Early grazing of these leys is important as it allows light into the base of the ley which will encourage tillering. A light grazing by calves, young stock or sheep is preferable. Bigger animals have more of a tendency to cause sod pull and poaching at this time of year. A first grazing can usually take place when the sward is at 6–8 cm’s in height.

Don’t be tempted to allow grass to build up on these new leys for a late cut of silage. This will inhibit tillering, resulting in more open swards which will be more susceptible to weed germination in the spring. Low winter covers will also benefit clover performance come spring.

If you haven’t soil tested before seeding, then it would be a good idea to do so before the spring. New leys are more productive and utilise nitrogen more efficiently but only if soil fertility is adequate.       

Research confirms sulphur benefits on grassland

New sulphur (S) research from Teagasc in Ireland highlights some interesting findings on S applications on grassland. Using lysimeters and a sandy loam soil they found N + S applications increased grass yields by 30%, compared to N only plots over the course of 7 cuts. Treatments received 250kg N/ha, divided over 7 splits. For the two slurry treatments, there was a 24% yield increase by using a N + S fertiliser with slurry compared to N only fertiliser with slurry.

Apparent Fertiliser Nitrogen Recovery (AFNR) which is a measure of how much of the applied N was taken up by the crop was also increased with sulphur applications. N only plots had a AFNR of 39%, compared to 49% for the N + S treatments. For the slurry treatments the addition of mineral S in the fertiliser increased the AFNR by 13%.

The leachate from the treatments amounted to 68% of total rainfall over the 12 month study. Nitrate leaching loses per ha for the N only plots was 48.2kg NO3-N, whilst the N + S treatment was 26 kg NO3-N which was only 2kg greater than the Zero N control treatment. The nitrate leaching losses for the slurry treatments were very surprising. The N + slurry treatment had losses of 82.8kg NO3-N, in contrast to the N + S + slurry treatment which had losses of 33kg NO3-N.

The study concluded that S fertilisation is potentially important for increasing grass yield, N use efficiency and reducing nitrate leaching losses on certain soils.

Autumn grazing management

The focus of autumn grazing management is to increase the number of days at grass and animal performance, but also to set the farm up during the final rotation to grow grass over winter and provide grass the following spring.

Because grass remains leafy, rotation length can be extended from the 2nd week in August. The focus of this period is to gradually build pre-grazing covers, targeting covers of 3,500kg to 3,700kg DM/ha in mid-September. Be careful to not allow covers build beyond 4,000kg DM/ha for grazing, as utilisation is poorer. We want to avoid taking paddocks out for silage after the start of September, as these paddocks won’t have enough time to re-grow to make a significant contribution to the last rotation.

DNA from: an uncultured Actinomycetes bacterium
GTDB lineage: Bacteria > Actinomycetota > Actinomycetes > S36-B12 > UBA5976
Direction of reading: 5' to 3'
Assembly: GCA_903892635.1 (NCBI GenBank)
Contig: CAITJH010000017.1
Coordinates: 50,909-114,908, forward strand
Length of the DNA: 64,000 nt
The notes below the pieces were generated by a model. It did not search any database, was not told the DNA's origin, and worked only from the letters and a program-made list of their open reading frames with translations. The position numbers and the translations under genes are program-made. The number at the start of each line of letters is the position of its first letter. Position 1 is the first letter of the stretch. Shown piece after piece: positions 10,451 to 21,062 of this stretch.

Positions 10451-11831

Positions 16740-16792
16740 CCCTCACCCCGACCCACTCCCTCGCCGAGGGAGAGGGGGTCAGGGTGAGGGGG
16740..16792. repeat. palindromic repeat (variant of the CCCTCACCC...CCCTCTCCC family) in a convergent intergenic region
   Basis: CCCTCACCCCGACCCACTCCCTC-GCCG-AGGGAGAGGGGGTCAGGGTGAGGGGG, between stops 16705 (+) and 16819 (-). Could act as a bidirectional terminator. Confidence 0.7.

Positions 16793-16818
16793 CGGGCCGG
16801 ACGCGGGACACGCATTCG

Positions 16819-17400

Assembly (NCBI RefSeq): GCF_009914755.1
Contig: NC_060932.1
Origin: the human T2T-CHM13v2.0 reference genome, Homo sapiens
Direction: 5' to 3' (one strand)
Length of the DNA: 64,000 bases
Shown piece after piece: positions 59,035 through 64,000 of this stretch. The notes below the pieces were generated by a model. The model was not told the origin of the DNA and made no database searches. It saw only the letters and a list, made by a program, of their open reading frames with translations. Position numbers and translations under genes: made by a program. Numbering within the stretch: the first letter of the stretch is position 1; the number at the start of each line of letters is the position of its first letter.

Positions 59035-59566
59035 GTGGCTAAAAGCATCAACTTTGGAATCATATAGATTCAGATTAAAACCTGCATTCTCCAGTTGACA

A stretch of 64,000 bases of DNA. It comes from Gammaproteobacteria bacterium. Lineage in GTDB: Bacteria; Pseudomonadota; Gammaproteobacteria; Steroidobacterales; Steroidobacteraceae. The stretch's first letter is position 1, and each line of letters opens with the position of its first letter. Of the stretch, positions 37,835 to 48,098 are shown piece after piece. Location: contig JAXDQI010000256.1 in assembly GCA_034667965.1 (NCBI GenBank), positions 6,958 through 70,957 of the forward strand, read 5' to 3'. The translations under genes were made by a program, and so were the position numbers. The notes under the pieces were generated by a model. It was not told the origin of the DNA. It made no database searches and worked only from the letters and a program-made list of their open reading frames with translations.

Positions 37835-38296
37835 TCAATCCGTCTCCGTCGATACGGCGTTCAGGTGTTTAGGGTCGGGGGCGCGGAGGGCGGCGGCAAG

If Autumn nitrogen is going to be spread, it should be spread in August and September. As you can see from the graph, the growth response to October applications is likely to be significantly lower, and may not be economical. Our Calcium Ammonium Nitrate based fertiliser YaraBela NUTRI BOOSTER, with sulphur and selenium at 120kg/ha, is an appropriate rate for applications during August and into the first half of September.

Drier or ‘earlier’ paddocks should be grazed from mid-September and then closed off from October onwards. Regrowth on these parts can be carried over the winter months for grazing first in the spring.

Grass DM yield response to Autumn applied fertiliser N
Caption

Are you sowing forage brassicas this summer?

Are you looking to sow a forage brassica crop in July and August in a bid to keep livestock out grazing for longer, and to therefore reduce your livestock feed and housing costs this winter? These crops can be economically established into stubble and then grazed from late autumn onwards. However, they might not fit into every system and site selection is crucial, especially when grazing them.

The nutrient requirements of either Forage Rape, Stubble Turnips or Rape/Kale hybrid crops are similar. They respond well to nitrogen and sulphur applications and good soil phosphate fertility. On fields with good (index 2) soil phosphate and potash fertility, we recommend 370 – 420 kg/ha (3 - 3½ cwt./acre) of YaraMila 52S or YaraMila SILAGE BOOSTER broadcast onto the seedbed in one application. This will provide all the nitrogen, phosphate, potash and sulphur these crops need to establish and maximise growth over a comparatively short growing period.

Brassica crops also have a requirement for boron, and we recommend at least one foliar application of YaraVita BRASSITREL PRO at a rate of 3 L/ha at the 4 – 6 leaf stage. This is a flowable liquid suspension fertiliser with a balanced combination of micronutrients including boron, manganese, magnesium and molybdenum for foliar application on forage brassicas.

Don’t delay sowing these crops, as research demonstrates that the yield of Forage Rape sown at the end of August is less than 30% of that sown in the first week in August.

For more information search online for “Yara forage brassica”.

Don’t let potash hold your 3rd cut back

If you’re planning to fertilise 3rd cuts, then we should be aiming to apply between 70 – 80 kg/ha of N. If this is not the final cut, then stay at the lower end of this range, and for those taking only 3 cuts  - then aim for the higher end of the range, as the growing period is generally longer. Spread slurry as soon as is practical after the 2nd cut harvest, and then a week later follow up with the fertiliser.